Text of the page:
Most often, this is the simplest technique to produce nanoscale s

Most often, this is the simplest technique to produce nanoscale structures, and this is the main reason of the recent wide interest, as revealed by comprehensive compilations. Some reviews [1–4] exhaustively describe the different existing technologies, mainly based on electrophoretic forces [5], capillary forces [6, 7], dip coating [8, 9], and ink-jet printing [10], among others. Top-down approaches, such as lithography or ion Selleckchem Crenigacestat sputtering, have smaller chances to be able to produce large-scale low cost materials than bottom-up wet methods, despite the limitations of techniques such as spinning or sedimentation. Mono- and multilayers of

nanospheres have a huge number of promising electrical Mocetinostat in vitro and optical applications [11–14]; some benefiting from the high surface-to-volume ratio to, for example, foster a new generation of ultrafast bulk battery electrodes [15], scaffolds

of macroporous materials [16, 17], while others benefit from the dimension of the periodicity of three-dimensional (3D) structures making them suitable for photonic [18–20] or terahertz applications [21]. The technique used in this work is known as electrospray. It consists of producing a fine aerosol by dispersion of a liquid by application of a high electric field between an emitter, usually a thin needle, and a flat electrode. Above a given voltage threshold, a Taylor selleck chemicals cone develops [22] and the liquid tip becomes unstable breaking into small droplets. The main application of electrospray is found in the ion source of mass spectrometers, although it has also been recently used as a nanoparticle deposition method [23–25], polymer thin film deposition [26], or to create photonic balls [27]. To our knowledge, electrospraying of nanofluids or colloidal solutions of nanometer-size spheres to produce full 3D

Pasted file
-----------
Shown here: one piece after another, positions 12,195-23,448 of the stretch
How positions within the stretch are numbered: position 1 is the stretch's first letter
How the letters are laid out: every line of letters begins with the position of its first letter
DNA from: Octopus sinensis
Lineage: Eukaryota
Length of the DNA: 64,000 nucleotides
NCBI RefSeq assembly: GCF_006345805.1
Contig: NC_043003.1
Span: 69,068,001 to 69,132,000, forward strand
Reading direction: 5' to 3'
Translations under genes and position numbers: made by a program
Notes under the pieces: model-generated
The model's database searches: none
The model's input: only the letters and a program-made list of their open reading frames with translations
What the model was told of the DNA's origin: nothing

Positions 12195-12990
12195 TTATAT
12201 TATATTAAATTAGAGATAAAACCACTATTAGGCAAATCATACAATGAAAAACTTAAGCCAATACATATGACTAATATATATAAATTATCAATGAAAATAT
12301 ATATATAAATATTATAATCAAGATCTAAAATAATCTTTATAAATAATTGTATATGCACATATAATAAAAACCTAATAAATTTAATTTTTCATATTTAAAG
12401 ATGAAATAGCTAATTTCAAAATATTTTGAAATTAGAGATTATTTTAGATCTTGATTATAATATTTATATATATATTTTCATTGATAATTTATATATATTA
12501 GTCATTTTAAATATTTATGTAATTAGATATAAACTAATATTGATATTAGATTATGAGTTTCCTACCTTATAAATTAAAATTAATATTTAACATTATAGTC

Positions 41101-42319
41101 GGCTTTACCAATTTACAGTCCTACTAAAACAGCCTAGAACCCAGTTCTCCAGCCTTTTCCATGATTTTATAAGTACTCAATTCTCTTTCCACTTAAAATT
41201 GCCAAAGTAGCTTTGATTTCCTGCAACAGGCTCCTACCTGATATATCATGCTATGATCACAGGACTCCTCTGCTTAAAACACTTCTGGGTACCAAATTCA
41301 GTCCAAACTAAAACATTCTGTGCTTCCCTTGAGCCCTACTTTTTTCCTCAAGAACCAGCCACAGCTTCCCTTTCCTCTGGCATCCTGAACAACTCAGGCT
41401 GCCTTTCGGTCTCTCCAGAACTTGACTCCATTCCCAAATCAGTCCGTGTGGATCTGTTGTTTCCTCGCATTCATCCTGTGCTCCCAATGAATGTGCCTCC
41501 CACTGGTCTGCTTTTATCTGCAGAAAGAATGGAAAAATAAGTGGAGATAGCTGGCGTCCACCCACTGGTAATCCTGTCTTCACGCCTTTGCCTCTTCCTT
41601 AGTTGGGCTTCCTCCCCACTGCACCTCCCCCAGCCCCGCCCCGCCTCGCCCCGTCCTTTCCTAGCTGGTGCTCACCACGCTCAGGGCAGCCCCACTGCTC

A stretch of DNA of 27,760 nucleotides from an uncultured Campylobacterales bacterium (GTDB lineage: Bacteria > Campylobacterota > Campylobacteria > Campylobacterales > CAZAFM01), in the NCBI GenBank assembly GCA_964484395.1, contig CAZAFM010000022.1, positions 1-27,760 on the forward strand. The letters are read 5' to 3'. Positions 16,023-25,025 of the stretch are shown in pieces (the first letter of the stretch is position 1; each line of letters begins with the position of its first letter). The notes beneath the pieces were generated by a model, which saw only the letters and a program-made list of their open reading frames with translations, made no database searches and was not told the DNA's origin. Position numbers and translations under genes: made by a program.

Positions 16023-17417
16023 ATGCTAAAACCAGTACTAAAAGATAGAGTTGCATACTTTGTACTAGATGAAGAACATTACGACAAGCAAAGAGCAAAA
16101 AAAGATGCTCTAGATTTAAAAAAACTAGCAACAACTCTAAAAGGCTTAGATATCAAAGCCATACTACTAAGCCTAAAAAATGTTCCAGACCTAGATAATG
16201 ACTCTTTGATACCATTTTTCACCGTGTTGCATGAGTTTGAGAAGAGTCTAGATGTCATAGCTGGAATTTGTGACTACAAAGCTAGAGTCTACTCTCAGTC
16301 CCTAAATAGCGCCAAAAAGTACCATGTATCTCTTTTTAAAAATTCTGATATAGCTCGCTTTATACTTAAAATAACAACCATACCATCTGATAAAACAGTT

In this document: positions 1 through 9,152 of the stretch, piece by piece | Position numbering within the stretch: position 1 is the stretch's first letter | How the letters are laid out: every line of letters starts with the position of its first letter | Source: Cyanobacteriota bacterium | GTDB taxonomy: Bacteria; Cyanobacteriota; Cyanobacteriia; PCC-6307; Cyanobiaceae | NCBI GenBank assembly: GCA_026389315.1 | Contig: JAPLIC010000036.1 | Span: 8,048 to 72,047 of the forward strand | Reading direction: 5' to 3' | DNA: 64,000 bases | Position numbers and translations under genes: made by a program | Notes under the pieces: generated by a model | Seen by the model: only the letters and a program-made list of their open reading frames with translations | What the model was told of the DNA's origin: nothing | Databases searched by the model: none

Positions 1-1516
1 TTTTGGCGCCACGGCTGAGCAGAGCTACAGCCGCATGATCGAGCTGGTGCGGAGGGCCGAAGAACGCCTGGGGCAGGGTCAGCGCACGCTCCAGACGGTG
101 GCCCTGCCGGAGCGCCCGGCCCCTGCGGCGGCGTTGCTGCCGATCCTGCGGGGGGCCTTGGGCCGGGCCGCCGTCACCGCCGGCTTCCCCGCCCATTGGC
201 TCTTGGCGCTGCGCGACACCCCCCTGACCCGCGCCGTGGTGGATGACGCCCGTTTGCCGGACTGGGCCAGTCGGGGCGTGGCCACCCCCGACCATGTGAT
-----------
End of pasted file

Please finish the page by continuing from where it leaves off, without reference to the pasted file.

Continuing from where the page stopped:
self-assembled crystals has not been reported so far. A very comprehensive work on state-of-the-art colloidal crystals has recently been published [1] where a few indicators of the crystal quality produced by the various techniques are summarized and compared, namely the thickness, area, deposition time, and optical quality. We have drawn in Figure 1 a radial plot of selected information from Table Rolziracetam one in [1] for some of the deposition techniques reported there. We have not included the indicators concerning four techniques, namely motor-drawing, sedimentation, cell confinement, and air-water interface due to the poor results compared to the rest. Figure 1 Radial plot of quality indicators for some of the most relevant colloidal crystal fabrication techniques. Deposition time, area, thickness, and quality of the photonic crystal are compared. The technology introduced in this work is the electrospray, in solid black.

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